Did My Dentist Handle My Sinus Perforation Correctly?

I had a dental implant placed. During the procedure, the dentist perforated the sinus cavity by a few millimeters, which he explained is quite common. The bone never quite filled in so he eventually ended up removing the implant. I was sedated during the procedure and no antibiotics were administered. A few days later I started having congestion in the nose and a crackling sound. I wasn’t feeling well and thought I might be getting an infection. When I went in for my follow up, he told me everything looked fine. He also said that there was no need to repair the perforation and that it would heal on its own. I told him I thought I was getting an infection and insisted he prescribe me an antibiotic, to which he reluctantly agreed. Since then, I have not had any problem with the congestion. Now I am wondering if I should have had antibiotics to begin with. He said we can try again after everything is healed up. Do you know what the time period for that typically is?


Dear Kathey,

illustration of a dental implant

Not providing you antibiotics at the beginning, when there was no sign of infection, is not a problem. However, there are a couple of other issues here that I am concerned about.

First, the sinus perforation. While they do sometimes happen, I would not exactly call it common. Even more disturbing was the amount of the perforation. In dental terms, a few millimeters is HUGE. How did this happen? Did he do the appropriate diagnostics, which would include a CT scan? This is important because dental implants are a 3 dimensional procedure, so you need 3 dimensional images. Without that, you not only risk a sinus perforation, but damaging nearby nerves.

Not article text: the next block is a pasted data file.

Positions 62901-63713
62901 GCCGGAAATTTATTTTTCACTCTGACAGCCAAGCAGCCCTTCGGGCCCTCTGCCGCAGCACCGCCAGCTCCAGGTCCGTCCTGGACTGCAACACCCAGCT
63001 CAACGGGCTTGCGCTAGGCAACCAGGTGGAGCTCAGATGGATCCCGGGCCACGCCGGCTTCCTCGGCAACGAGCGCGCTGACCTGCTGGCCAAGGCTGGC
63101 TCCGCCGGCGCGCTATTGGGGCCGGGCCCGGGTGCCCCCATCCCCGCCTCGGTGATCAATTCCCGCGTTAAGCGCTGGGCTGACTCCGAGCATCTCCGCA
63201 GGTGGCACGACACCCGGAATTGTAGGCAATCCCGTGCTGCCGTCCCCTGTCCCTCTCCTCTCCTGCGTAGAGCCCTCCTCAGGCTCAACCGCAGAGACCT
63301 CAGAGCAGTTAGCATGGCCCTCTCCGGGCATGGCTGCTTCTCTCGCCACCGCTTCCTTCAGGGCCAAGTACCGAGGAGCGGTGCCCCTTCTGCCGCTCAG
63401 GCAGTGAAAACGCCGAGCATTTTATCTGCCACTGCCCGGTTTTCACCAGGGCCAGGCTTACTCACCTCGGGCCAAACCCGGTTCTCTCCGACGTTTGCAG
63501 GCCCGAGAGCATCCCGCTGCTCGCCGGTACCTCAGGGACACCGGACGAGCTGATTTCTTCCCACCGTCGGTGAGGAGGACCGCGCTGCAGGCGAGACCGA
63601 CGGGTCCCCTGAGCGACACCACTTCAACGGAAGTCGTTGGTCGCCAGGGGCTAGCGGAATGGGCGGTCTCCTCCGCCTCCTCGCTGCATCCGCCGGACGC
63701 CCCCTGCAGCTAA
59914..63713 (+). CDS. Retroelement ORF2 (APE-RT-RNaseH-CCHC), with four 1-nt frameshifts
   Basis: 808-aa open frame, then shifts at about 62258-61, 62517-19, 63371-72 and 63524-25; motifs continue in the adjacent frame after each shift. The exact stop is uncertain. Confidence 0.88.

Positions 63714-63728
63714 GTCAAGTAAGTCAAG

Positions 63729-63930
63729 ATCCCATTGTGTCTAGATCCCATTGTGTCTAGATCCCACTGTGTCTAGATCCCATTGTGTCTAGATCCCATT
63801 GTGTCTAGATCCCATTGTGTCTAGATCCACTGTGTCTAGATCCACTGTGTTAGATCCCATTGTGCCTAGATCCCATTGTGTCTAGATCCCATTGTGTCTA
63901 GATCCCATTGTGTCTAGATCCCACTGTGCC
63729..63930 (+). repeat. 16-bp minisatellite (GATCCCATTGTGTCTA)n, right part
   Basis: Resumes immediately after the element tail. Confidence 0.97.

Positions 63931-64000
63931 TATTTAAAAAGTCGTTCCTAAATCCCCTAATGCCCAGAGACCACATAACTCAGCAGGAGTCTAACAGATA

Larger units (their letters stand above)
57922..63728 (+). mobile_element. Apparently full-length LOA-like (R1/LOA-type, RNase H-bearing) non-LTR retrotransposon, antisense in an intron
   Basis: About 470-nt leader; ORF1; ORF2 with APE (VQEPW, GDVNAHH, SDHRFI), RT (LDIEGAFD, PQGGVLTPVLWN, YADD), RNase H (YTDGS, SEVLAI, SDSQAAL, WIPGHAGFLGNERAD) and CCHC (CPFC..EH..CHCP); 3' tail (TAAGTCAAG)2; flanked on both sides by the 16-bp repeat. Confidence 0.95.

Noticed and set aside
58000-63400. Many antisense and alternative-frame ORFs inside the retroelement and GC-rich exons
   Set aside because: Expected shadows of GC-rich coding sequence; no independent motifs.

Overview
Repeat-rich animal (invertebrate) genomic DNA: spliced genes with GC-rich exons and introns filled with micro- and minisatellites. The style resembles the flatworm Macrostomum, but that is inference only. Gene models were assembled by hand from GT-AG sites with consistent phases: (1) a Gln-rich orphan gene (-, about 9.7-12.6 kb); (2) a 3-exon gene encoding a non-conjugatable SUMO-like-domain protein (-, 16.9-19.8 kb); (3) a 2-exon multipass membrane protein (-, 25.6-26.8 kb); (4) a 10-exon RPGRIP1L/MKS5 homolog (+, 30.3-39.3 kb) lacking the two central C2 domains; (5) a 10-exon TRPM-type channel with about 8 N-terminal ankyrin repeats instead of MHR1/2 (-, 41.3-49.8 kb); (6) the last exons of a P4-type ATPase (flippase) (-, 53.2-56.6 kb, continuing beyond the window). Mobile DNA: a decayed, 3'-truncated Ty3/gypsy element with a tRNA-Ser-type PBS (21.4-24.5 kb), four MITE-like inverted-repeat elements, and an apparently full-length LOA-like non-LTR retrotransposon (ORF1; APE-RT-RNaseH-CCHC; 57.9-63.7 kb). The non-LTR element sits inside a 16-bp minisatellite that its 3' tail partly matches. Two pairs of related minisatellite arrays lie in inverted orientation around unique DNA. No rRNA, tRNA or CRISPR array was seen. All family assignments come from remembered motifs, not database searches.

A second thing that concerns me is that the bone never integrated with the dental implant. Did he tell you why? Was there even enough bone there to begin with? Again, I’m curious about the diagnostics which would have given an idea about the bone support.

A Second Dental Implant Procedure

Getting your implant redone is not as simple as just waiting for things to heal. Even if you had enough bone to begin with, when the implant was removed, it would have taken some bone with it.

That bone will have to be replaced in order to even attempt a second procedure. You will need to have some bone grafting done. Then, after that has had time to heal you can get the implant done.

He also needs to answer why the implant failed. If he doesn’t know, how can he assure you it won’t happen the second time. In your place, I’d ask for a copy of the original diagnostics and then take them to another dentist for a second opinion on the reason for dental implant failure.

This blog is brought to you by Lafayette, LA Dentist Drs. Foreman and Thimmesch.